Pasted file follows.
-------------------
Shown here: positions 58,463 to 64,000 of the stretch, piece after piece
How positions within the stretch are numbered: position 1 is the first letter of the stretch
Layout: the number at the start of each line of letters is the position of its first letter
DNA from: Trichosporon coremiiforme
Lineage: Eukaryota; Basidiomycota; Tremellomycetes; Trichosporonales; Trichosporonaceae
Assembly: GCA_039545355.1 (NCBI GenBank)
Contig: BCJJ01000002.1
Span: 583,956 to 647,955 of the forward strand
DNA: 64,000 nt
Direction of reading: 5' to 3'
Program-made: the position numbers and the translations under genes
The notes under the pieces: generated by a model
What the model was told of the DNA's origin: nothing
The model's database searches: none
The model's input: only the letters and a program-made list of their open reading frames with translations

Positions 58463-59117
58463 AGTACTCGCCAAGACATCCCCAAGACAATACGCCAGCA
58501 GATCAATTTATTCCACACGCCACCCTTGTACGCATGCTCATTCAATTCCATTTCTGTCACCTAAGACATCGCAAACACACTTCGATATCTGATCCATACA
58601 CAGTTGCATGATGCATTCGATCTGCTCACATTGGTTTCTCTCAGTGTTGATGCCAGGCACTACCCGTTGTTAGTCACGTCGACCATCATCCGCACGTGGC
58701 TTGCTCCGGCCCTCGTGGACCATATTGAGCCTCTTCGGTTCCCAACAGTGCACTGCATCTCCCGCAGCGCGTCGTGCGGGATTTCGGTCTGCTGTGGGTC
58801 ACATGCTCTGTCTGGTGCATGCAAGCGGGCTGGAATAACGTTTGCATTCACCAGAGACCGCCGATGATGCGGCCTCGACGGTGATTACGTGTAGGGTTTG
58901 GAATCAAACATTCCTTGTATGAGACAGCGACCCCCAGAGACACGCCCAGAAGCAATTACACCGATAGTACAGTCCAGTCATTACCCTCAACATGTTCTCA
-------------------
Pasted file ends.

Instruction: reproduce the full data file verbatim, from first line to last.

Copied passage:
Shown here: positions 58,463 to 64,000 of the stretch, piece after piece
How positions within the stretch are numbered: position 1 is the first letter of the stretch
Layout: the number at the start of each line of letters is the position of its first letter
DNA from: Trichosporon coremiiforme
Lineage: Eukaryota; Basidiomycota; Tremellomycetes; Trichosporonales; Trichosporonaceae
Assembly: GCA_039545355.1 (NCBI GenBank)
Contig: BCJJ01000002.1
Span: 583,956 to 647,955 of the forward strand
DNA: 64,000 nt
Direction of reading: 5' to 3'
Program-made: the position numbers and the translations under genes
The notes under the pieces: generated by a model
What the model was told of the DNA's origin: nothing
The model's database searches: none
The model's input: only the letters and a program-made list of their open reading frames with translations

Positions 58463-59117
58463 AGTACTCGCCAAGACATCCCCAAGACAATACGCCAGCA
58501 GATCAATTTATTCCACACGCCACCCTTGTACGCATGCTCATTCAATTCCATTTCTGTCACCTAAGACATCGCAAACACACTTCGATATCTGATCCATACA
58601 CAGTTGCATGATGCATTCGATCTGCTCACATTGGTTTCTCTCAGTGTTGATGCCAGGCACTACCCGTTGTTAGTCACGTCGACCATCATCCGCACGTGGC
58701 TTGCTCCGGCCCTCGTGGACCATATTGAGCCTCTTCGGTTCCCAACAGTGCACTGCATCTCCCGCAGCGCGTCGTGCGGGATTTCGGTCTGCTGTGGGTC
58801 ACATGCTCTGTCTGGTGCATGCAAGCGGGCTGGAATAACGTTTGCATTCACCAGAGACCGCCGATGATGCGGCCTCGACGGTGATTACGTGTAGGGTTTG
58901 GAATCAAACATTCCTTGTATGAGACAGCGACCCCCAGAGACACGCCCAGAAGCAATTACACCGATAGTACAGTCCAGTCATTACCCTCAACATGTTCTCA